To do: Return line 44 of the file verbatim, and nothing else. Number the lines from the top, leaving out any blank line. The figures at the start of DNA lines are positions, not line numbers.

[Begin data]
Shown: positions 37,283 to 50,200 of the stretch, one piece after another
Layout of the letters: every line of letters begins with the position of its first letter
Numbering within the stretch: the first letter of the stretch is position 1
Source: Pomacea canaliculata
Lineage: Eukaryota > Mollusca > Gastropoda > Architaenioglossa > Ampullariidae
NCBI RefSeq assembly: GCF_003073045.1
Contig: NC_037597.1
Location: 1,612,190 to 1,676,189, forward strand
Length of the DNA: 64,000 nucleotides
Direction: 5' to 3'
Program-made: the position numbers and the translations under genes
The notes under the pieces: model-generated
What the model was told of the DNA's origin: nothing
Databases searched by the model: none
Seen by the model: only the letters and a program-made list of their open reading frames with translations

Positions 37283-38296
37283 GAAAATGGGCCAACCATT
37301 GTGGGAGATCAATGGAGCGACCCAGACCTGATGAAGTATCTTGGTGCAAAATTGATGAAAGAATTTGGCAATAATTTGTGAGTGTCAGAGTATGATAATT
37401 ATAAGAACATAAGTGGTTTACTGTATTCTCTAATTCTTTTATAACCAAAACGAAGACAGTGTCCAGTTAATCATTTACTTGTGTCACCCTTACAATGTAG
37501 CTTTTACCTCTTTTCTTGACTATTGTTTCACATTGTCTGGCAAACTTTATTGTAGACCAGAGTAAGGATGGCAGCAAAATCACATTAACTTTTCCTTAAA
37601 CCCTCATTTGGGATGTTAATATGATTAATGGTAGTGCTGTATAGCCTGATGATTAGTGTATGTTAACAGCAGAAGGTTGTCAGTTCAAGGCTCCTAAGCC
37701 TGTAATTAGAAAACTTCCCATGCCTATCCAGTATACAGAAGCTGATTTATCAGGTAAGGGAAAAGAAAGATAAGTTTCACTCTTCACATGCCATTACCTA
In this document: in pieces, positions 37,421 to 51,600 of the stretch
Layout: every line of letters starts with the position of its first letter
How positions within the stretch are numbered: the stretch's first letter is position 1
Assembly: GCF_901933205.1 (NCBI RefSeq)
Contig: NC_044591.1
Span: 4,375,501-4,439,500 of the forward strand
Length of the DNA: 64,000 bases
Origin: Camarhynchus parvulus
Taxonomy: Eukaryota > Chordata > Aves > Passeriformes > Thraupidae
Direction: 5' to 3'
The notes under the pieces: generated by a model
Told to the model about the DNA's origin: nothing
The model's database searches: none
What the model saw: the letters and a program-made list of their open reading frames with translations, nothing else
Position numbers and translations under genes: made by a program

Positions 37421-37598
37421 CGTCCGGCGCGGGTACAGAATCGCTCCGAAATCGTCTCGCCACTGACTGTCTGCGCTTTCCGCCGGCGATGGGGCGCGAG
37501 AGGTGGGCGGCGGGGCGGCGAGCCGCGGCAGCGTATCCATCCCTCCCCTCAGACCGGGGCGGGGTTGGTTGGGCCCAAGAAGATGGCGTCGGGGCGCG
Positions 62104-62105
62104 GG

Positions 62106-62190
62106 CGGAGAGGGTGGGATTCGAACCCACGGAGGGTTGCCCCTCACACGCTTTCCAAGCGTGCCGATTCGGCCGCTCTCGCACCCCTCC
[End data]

62106 CGGAGAGGGTGGGATTCGAACCCACGGAGGGTTGCCCCTCACACGCTTTCCAAGCGTGCCGATTCGGCCGCTCTCGCACCCCTCC